By Bob Kenel (reprinted from spring 2008 newsletter)
Over the last 30 years of log building and restoration, I thought by now I’ve seen just about everything. In stick built construction I may have, most are built fairly the same. Older log construction on the other hand was mostly built by craftsmen in their time. I have restored many “log cabins” as they are called now, back in the 1890-1910 they were homes.
By 1920-1940, cabins became popular for recreation in forests throughout the United States and Canada. There were hard economic times then too. Trees were on site and free. These cabins were built for summer use not winter. There were no cranes, chainsaws or bandmills back then. Log were cut, handled and peeled by hand.
Most cabins had low roof pitches and stone masonry fireplaces. There was no original plumbing or bathrooms. The outhouses were made along with hand pumps and shallow well of crocks. As cabin dwellers evolved; the demand for electric, indoor plumbing and alternate methods of heat became a must.
Most cabin owners tried to do these things on their own. Lacking in knowledge, they made up in ambition and so wires were stapled to logs, plumbing poured into slab floors which was sometimes not deep enough for frost protection. Sewers were run to self made tanks with no bottoms or fields. The electric had no grounds and runs were added anywhere with a cut and some cloth electrical tape. Most of the cabins were built on a slab with about 12” deep rat wall footings and ground level or just above. This created the service of log restoration. We all know logs must be as high off the ground as deemed necessary to keep them from deteriorating. The logs were repaired mostly by owners using concrete to fill in the rotten area and painted or stained over to disguise the cement. Log tails have been cut off or shortened.
The roofing most often has been reroofed with no consideration for insulation or snow loads. I find it astonishing that rafters 20’ long with 5” butts and 3” or less tips resting on a 1” x 6” ridge placed 3’ or 4’ apart have lasted for all those years with Michigan snow loads of 70 to 90 pounds, and do not have caved in roofs. Think about it; mid span rafter logs 4” with 20’ of run 3’ to 4’ centers and 6” sheathing boards and asphalt shingles. In all my experience, I have never seen a caved in roof where full round log rafters have broken.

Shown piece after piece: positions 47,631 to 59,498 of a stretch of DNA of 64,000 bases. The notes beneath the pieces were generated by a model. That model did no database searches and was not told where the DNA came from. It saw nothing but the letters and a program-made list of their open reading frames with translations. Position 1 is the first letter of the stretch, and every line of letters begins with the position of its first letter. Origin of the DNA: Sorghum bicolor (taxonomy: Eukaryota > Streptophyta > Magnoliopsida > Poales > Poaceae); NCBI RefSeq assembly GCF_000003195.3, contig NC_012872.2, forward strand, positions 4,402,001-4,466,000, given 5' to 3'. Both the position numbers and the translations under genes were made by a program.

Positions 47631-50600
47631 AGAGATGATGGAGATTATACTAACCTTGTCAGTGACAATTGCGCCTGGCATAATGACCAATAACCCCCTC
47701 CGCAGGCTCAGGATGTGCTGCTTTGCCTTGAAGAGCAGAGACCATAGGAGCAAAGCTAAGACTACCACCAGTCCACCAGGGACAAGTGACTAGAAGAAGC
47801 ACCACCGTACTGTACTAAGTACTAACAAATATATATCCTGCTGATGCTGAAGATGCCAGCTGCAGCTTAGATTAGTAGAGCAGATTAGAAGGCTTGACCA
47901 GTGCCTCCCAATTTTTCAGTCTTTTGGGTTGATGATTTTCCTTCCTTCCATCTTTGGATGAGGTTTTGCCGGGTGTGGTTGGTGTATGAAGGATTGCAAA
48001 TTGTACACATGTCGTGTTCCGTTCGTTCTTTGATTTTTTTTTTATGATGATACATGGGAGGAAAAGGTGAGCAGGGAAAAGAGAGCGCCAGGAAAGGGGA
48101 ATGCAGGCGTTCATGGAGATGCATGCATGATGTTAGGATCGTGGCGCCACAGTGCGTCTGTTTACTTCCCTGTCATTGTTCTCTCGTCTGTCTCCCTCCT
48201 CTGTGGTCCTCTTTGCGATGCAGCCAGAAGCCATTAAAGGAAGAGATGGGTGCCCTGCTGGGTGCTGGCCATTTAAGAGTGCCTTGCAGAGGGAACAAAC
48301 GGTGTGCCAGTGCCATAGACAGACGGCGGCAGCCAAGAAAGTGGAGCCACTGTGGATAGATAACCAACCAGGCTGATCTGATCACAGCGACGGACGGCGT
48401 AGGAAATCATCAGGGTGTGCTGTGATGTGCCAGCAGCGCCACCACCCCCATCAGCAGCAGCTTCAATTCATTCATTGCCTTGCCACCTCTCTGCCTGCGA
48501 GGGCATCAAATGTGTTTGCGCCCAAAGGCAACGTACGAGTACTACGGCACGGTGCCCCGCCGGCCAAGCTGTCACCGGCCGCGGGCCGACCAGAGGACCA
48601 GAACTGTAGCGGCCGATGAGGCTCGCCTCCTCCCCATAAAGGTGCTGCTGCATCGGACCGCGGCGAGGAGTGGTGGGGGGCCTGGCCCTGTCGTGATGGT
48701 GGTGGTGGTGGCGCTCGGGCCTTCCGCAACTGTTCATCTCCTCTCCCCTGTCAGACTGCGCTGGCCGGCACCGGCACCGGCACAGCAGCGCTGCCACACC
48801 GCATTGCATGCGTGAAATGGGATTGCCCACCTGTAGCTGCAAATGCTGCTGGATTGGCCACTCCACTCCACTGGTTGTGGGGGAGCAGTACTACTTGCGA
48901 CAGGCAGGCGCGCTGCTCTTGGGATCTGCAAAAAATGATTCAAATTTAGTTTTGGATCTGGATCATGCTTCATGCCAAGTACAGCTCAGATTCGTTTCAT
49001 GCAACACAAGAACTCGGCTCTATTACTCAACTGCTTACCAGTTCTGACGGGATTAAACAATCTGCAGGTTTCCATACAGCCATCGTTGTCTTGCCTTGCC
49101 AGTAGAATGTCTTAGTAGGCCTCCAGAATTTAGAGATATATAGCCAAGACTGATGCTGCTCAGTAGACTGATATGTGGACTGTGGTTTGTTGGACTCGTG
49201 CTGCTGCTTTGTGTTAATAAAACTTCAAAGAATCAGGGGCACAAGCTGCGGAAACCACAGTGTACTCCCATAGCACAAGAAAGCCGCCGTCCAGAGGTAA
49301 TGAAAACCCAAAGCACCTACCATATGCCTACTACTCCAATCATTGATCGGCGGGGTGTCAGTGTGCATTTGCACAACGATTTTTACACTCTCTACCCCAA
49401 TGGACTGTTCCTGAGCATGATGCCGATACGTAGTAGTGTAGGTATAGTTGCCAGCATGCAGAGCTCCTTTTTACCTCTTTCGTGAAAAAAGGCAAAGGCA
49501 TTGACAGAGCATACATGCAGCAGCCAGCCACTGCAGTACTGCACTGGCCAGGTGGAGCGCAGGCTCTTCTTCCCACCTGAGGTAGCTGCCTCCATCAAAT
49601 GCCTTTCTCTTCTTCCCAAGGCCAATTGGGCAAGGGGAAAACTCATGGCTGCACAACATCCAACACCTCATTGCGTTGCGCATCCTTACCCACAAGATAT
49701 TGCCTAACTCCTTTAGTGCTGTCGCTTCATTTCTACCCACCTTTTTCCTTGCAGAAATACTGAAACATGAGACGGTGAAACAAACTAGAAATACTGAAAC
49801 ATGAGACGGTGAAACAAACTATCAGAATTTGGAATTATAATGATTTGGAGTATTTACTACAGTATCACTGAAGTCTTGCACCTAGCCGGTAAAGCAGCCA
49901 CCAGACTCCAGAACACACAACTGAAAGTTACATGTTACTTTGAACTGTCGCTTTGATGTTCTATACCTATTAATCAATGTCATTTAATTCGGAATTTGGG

I am not saying I have not seen roofs with sags, bends, bows or an occasional cracked member, but no cave ins. I have seen stick built engineered trusses break and rafters fail. Steel has failed in roofs and failed much faster in a fire than a log would according to tests. But why would such small log rafters hold up for all those years? I think this says a lot about how strong logs are. Of course, with engineering design values and proven methods used today, log 400 standards help make it so much easier to build.
I have never reviewed an old log structure that could not be restored to original condition with structural changes to assure the integrity and longevity of today’s standards. I have restored historical, governmental, commercial and residential structures to the perfection of architects, officials and homeowners. It is very rewarding to achieve success in today’s market in log restoration. I have to give credit to my predecessors because for every cabin and building I restore, I have gotten more and more education. All the building techniques, fasteners, coatings, and geographic areas have furthered by education. In log building and stone masonry, we must try to preserve the handcrafted buildings to further the craft of restoration today. We must assure the restoration trades to encourage the owners to restore.
Many folks are sacrificing handcrafted quality for stick built “log” (?) sided homes. These woods don’t seem to go together. A log is a log period.
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